F is for Fiber Arts

Fiber arts is one of those creative mediums that are grossly under appreciated and get a bum rap.   They are the ugly stepchild of the arts.   For years I taught the techniques of quilting, but I encouraged each of the students to find their own voice in their fabric and color selection.    I purposefully chose fabrics that they could not duplicate in so they could experience the challenges of color and texture as they selected their own fabrics.   It was a learning experience for not only my students, but for me as I watched what they selected turn into amazing quilts, using blends of fabrics I would not have choose.   It taught me so much about learning to appreciate that which I would not have choose for myself.

Taking two patterns and combining them to make a single pattern that works for what I need.   Not an easy task.
Taking two patterns and combining them to make a single pattern that works for what I need. Not an easy task.

After years of making and teaching traditional quilt making I started off making quilts of a non-traditional nature.   I made quilts that captured things I saw and managed to put them into fabric.   I stretched the boundaries using threads, dyes, paints, and every kind of embellishment I could find to share the picture in my head and the emotions it evoked.   It was a time when my skill with the sewing machine really grew and I came to appreciate other fiber arts beyond quilting.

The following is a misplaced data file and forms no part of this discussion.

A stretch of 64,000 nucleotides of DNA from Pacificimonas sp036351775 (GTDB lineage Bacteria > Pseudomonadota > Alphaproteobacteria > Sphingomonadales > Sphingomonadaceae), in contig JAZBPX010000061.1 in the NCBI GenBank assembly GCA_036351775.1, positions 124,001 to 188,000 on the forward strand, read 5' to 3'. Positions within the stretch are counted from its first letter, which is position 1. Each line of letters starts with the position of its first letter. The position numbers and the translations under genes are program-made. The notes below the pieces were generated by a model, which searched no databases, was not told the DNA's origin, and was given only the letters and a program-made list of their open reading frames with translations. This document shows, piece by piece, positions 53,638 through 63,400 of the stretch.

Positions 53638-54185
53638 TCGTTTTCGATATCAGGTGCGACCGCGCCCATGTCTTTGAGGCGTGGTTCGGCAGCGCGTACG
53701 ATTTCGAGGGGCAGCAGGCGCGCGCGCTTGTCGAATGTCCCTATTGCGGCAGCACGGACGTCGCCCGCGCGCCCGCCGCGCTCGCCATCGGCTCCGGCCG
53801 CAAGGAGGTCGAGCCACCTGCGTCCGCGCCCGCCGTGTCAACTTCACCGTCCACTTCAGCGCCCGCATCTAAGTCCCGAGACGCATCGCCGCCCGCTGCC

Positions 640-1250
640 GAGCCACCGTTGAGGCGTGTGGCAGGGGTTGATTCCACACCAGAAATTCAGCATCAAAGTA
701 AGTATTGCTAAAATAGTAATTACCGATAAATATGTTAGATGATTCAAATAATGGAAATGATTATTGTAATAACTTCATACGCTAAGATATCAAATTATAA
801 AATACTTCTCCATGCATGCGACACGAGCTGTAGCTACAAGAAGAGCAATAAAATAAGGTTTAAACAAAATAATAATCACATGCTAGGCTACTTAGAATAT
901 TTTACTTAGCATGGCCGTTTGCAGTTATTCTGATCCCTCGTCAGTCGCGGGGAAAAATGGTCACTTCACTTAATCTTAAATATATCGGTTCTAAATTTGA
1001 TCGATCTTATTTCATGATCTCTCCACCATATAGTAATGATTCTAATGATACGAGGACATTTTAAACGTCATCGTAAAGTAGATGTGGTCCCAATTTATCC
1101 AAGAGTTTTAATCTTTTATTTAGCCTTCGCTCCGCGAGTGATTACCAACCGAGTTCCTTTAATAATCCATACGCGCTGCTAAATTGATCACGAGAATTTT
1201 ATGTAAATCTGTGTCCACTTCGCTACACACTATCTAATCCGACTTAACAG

If quilting is a coolly accepted fiber art, then the art of making clothing is already out at the curb with the trash.   Yet that is one of the hardest fiber arts of all.   You need to understand the drape of fabric based on its content.   Silk vs. cotton vs. wool, it is like comparing watercolors, oils and pastels they are so different in how they react once placed on the paper or canvas.    While we are talking papers and canvas clothing goes on the body and their are zillions of bodies and each needs not only the right fabric but the right pattern and fit.   I used to make clothing and I understood fabric and color and how it worked on my body, but unfortunately my body was never just one pattern or one fit.    Making a pattern work is like being a sculpture.  You now where you need to add more and when you need less.   Making clothing that fits well is an art of its own as well.

Maybe fiber arts is one of the least appreciated because it is one of the hardest art forms to master and so many of us have no idea how many elements go into because we have never had the opportunity to see a master at work. So few participate in this art any more and the resources and masters to teach us are all going away.

Advertisements

2 comments

  1. I’m full of admiration for anyone who can make anything! I have hands composed entirely of thumbs – or so it seems when I try to make something. Both my sisters, however, are accomplished amateur artists and would love to see your blog. I shall pass on the address.

I'd love to hear your thoughts. Leave a comment.

Fill in your details below or click an icon to log in:

WordPress.com Logo

You are commenting using your WordPress.com account. Log Out / Change )

Twitter picture

You are commenting using your Twitter account. Log Out / Change )

Facebook photo

You are commenting using your Facebook account. Log Out / Change )

Google+ photo

You are commenting using your Google+ account. Log Out / Change )

Connecting to %s